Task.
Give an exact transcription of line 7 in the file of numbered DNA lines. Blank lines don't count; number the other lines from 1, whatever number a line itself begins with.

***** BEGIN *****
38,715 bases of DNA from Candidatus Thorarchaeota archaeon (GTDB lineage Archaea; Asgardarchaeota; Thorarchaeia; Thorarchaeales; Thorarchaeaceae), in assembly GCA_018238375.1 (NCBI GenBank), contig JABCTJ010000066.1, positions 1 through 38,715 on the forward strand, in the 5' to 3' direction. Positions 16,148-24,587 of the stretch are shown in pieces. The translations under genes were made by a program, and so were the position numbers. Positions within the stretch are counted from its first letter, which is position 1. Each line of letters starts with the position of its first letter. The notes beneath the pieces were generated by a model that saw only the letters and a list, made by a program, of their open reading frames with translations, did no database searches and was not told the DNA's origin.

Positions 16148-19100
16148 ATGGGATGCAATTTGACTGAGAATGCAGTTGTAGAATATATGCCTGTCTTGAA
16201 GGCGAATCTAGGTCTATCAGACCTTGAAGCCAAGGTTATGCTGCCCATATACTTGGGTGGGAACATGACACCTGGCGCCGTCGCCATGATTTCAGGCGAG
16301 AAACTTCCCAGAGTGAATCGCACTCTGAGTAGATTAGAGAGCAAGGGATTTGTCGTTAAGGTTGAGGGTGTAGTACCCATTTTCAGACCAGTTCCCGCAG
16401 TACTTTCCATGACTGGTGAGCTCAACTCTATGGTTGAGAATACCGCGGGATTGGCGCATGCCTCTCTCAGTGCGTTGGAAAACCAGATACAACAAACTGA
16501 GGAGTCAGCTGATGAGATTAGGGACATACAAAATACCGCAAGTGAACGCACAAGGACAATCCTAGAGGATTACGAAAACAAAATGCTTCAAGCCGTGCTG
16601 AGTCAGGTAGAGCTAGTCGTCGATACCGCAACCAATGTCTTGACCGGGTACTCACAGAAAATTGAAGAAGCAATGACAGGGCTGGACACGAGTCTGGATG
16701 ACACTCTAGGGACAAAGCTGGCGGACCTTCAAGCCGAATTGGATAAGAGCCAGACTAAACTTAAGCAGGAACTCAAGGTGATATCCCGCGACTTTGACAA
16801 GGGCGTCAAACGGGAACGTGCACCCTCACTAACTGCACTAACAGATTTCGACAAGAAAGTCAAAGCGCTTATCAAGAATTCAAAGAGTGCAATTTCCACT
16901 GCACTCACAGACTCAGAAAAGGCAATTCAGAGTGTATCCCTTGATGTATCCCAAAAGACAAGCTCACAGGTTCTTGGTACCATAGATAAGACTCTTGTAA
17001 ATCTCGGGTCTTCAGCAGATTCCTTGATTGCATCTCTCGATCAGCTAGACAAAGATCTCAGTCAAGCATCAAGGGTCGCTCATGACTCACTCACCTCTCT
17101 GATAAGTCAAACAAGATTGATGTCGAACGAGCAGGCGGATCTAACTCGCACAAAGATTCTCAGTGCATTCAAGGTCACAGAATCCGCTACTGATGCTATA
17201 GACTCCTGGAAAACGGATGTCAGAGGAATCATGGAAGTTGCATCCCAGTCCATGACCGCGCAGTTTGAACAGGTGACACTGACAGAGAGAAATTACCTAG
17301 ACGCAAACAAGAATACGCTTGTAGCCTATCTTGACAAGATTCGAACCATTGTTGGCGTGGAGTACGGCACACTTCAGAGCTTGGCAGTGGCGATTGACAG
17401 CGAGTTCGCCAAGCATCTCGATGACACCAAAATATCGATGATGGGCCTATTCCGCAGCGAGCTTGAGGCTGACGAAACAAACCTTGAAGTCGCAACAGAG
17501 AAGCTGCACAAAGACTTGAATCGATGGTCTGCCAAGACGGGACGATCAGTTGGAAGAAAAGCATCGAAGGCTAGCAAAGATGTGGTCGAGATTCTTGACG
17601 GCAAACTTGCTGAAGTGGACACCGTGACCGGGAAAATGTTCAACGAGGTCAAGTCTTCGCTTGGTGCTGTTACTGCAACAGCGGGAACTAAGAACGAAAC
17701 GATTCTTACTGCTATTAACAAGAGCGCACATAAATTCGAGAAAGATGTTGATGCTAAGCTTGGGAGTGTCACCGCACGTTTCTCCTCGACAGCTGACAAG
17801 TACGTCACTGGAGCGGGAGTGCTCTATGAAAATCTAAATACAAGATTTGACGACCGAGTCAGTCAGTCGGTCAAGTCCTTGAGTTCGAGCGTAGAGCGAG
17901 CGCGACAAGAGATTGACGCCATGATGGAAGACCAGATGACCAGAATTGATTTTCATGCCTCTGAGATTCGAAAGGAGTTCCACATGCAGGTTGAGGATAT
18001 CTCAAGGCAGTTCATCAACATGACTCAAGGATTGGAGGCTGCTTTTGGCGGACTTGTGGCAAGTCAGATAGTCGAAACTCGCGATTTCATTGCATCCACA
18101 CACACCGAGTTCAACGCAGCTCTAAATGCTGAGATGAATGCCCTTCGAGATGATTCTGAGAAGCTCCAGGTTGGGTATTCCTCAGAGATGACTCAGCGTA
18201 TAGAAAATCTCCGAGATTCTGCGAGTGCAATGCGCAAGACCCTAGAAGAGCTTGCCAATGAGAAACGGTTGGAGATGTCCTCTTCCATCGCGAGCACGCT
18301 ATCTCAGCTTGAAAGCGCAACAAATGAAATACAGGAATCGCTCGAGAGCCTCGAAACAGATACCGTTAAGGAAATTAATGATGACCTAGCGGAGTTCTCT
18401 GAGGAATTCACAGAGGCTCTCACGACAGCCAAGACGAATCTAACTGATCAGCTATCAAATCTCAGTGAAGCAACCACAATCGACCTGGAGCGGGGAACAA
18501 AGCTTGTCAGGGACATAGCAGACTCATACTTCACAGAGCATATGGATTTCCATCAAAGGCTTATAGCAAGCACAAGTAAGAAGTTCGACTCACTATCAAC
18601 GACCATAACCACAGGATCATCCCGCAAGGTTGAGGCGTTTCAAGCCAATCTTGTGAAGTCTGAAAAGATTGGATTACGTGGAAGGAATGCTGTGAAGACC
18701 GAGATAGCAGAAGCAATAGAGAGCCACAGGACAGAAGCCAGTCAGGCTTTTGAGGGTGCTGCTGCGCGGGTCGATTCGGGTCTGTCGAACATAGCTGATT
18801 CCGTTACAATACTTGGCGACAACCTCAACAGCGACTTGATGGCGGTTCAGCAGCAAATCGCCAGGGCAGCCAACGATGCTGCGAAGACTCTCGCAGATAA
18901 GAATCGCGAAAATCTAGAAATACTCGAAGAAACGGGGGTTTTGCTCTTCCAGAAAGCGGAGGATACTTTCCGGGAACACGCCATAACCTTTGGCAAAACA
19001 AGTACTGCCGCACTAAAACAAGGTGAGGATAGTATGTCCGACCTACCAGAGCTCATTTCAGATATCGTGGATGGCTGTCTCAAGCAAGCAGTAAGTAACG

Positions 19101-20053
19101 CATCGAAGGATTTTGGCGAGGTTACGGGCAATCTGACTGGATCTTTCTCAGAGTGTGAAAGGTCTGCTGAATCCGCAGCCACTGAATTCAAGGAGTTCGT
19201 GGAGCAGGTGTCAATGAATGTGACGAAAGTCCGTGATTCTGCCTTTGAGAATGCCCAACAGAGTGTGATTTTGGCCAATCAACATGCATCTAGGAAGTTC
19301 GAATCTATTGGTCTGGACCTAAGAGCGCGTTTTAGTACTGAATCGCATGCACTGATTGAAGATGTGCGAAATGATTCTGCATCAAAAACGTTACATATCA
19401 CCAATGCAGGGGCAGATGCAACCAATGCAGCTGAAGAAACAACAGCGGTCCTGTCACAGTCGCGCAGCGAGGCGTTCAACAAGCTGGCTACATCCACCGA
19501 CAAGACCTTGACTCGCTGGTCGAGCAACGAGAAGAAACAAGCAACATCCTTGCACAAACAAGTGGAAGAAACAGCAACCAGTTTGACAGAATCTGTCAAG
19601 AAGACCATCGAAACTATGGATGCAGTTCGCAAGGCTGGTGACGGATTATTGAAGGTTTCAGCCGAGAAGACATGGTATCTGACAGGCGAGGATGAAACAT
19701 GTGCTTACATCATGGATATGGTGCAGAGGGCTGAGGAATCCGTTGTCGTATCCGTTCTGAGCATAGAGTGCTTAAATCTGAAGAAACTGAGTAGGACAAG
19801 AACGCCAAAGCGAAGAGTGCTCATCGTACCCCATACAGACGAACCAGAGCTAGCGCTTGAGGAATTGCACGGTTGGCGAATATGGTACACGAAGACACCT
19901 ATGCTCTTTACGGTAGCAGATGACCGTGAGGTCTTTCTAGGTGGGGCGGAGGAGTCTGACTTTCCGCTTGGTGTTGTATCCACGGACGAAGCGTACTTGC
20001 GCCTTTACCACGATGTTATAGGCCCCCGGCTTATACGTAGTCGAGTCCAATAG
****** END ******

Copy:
16501 GGAGTCAGCTGATGAGATTAGGGACATACAAAATACCGCAAGTGAACGCACAAGGACAATCCTAGAGGATTACGAAAACAAAATGCTTCAAGCCGTGCTG